Samuel R. Williamson

5. The Monarchy’s Allies: Aggressive Berlin, Dubious Rome, Uncertain Bucharest

Abstract
In 1867 Count Julius Andrássy, as a leading Magyar, negotiated the Ausgleich. Twelve years later, as foreign minister of Austria-Hungary, Andrássy signed a secret, five-year alliance with Otto von Bismarck. Together the Ausgleich and Dual Alliance defined the parameters of Habsburg domestic and foreign policies from 1879 until the monarchy’s collapse in November 1918. The impact of the Compromise on the conduct of Habsburg foreign and strategic policies has already been examined. An analysis of the monarchy’s place in the international system is now necessary, focusing in this chapter upon the Triple Alliance and in the next the Triple Entente and Vienna’s probable enemies.
Samuel R. Williamson

6. The Monarchy’s Enemies: Serbia, Montenegro and the Triple Entente

Abstract
Intelligence, often called the ‘missing dimension’ of diplomatic history, played a crucial part in shaping Habsburg perceptions about the monarchy’s future. Like other European states, the Danubian government had in the first decade of the twentieth century gradually developed a more systematic approach to the collection, assessment and use of intelligence data. No other government had as many potential enemies: Italy, the ‘allied enemy’ has been discussed, while the more openly hostile neighbours included Serbia, Montenegro and Russia backed by France and Britain. Further, the problem of the Slavs within the monarchy provided each of the possible neighbouring enemies with an ability to confuse and disturb the domestic peace of the Habsburg state. As with so many other features of Austro-Hungarian life, intelligence operations were a fusion of external and domestic considerations. Because of the monarchy’s vulnerable strategic situation, intelligence operations and intelligence data facilitate an understanding of the Habsburg decision-making process. The threat assessments drawn from these intelligence activities also permit insights into the Habsburg ‘official mind’ as it grappled with international and domestic problems confronting Vienna in the era of the Balkan Wars.1
Samuel R. Williamson

7. Militant Diplomacy: the Habsburgs and the First Balkan War, August 1912–May 1913

Abstract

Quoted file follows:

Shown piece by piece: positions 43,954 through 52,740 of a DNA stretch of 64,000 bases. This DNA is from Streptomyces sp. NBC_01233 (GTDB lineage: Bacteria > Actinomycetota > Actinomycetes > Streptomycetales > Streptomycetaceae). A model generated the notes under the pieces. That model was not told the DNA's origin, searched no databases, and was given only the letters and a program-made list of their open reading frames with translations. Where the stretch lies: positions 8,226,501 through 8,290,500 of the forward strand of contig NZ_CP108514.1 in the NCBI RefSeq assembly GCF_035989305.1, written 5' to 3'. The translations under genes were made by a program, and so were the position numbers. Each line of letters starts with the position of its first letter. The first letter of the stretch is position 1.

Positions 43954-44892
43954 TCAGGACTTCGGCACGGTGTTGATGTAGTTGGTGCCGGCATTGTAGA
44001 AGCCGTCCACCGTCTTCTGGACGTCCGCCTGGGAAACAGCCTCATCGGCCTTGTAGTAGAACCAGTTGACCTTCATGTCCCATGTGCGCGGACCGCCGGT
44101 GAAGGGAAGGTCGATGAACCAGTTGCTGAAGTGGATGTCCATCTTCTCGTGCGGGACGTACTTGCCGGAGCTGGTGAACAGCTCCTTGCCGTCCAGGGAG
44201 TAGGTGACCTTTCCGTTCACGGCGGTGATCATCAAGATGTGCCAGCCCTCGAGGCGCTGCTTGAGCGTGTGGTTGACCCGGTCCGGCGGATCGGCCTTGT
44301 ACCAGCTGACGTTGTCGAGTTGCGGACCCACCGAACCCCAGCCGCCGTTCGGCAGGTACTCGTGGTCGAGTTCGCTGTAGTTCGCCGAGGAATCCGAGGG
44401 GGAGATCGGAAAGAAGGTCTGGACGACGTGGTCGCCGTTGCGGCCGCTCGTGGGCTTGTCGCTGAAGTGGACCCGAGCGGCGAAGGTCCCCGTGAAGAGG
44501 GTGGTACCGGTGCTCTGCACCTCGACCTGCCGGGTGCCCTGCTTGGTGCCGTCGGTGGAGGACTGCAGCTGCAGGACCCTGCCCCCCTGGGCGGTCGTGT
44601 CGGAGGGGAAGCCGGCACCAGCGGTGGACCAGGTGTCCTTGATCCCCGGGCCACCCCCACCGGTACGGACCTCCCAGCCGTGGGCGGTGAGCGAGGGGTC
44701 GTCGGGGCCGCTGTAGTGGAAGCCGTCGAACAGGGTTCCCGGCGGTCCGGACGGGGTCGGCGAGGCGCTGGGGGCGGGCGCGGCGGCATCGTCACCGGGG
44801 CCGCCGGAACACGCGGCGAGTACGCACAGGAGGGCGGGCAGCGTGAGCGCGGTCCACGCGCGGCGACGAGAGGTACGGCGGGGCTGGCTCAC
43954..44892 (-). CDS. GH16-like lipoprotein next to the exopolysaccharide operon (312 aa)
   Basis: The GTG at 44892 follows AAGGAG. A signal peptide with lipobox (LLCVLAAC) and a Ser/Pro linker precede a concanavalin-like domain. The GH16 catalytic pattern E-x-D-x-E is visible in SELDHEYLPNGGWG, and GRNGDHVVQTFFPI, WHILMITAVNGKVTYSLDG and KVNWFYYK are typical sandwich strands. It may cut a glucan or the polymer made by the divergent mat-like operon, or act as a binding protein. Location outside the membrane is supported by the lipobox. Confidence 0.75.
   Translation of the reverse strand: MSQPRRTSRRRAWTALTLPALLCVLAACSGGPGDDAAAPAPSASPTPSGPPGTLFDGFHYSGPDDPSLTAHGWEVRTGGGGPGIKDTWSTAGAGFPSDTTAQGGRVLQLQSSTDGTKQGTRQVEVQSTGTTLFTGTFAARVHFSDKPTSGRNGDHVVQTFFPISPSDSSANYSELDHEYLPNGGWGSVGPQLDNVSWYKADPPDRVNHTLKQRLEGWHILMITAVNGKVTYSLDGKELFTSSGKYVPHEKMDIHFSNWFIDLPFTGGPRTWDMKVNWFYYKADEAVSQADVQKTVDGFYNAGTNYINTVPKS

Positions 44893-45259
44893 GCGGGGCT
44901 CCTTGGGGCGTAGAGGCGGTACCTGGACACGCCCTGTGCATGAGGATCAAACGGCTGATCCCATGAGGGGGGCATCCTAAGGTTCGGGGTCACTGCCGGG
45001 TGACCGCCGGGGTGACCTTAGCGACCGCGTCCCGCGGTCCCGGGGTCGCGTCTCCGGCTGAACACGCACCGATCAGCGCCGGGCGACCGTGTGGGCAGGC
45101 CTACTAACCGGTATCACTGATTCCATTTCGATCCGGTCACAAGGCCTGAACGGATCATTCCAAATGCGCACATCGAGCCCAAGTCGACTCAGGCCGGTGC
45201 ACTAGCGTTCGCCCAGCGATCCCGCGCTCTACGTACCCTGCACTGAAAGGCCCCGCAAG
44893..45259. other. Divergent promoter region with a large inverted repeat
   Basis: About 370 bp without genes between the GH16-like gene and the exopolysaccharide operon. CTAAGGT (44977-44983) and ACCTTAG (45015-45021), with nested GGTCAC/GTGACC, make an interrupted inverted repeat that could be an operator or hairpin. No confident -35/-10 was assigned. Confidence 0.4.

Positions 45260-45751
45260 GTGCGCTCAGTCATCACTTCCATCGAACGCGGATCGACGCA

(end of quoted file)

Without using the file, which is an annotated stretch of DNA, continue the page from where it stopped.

During the summer of 1912 the Balkan League states — Serbia, Bulgaria and Greece — furtively worked to prepare for a clash with the Turks. In August the Montenegrins and the Turks had an armed clash along the Albanian border. Tensions mounted, so much so that Austria-Hungary, Russia and even France grew alarmed. In mid-September Montenegro joined the Balkan League. An attack on Turkey appeared imminent, prompting Constantinople to mobilize troops in Thrace on 22 September. Eight days later the Balkan League mobilized. Then on 8 October Montenegro declared war on the Ottoman empire. On 18 October all the other League members declared war. The First Balkan War had begun.1
Samuel R. Williamson

8. Diplomatic Options Reconsidered: the Second Balkan War and After, June–December 1913

Abstract
Berchtold’s successful coercion of Montenegro in early May 1913 constituted his greatest diplomatic success. The creation of Albania, the denial of Serbian access to the sea and the effective use of military threats for foreign policy purposes — all characterized his efforts from September 1912 to May 1913. Although they were rearguard, holding actions, he nevertheless achieved his goals. But within a few weeks the Second Balkan War challenged his policy assumptions and left the Austro-Hungarian monarchy and its leadership dangerously short of confidence. Whereas the First Balkan War troubled the monarchy, the Second sealed its fate.
Samuel R. Williamson

9. Austria-Hungary and the Last Months Before Sarajevo: January–June 1914

Abstract
The diplomatic and strategic history of states can and does have a personal side that is often ignored or pushed aside in the explication of policy decisions. A vignette from June 1914 illustrates this graphically.
Samuel R. Williamson

10. Vienna and the July Crisis

Abstract
At Bad Ischl on 28 July 1914, eighty-four year old Franz Joseph signed the declaration of war against Serbia. Seated at a small writing table, with a view of his favourite hunting terrain and far removed from the pressures of the capital cities, the monarch reluctantly agreed to replace diplomacy with military action. He did so, moreover, with the clear realization that any war might not remain localized. Russia might intervene and a local war thus become a European struggle. Nevertheless, Franz Joseph, like his senior advisers and generals, did not waiver. Each believed the Serbian problem could only be resolved by military action. To delay further would not only increase the danger but fritter away the strong German support that had been assured. The orders thus went out. Later that same day Austro-Hungarian artillery batteries at Semlin (Zemun) engaged in some sporadic shelling of nearby Belgrade. The Third Balkan War had begun; soon it would become the First World War.
Samuel R. Williamson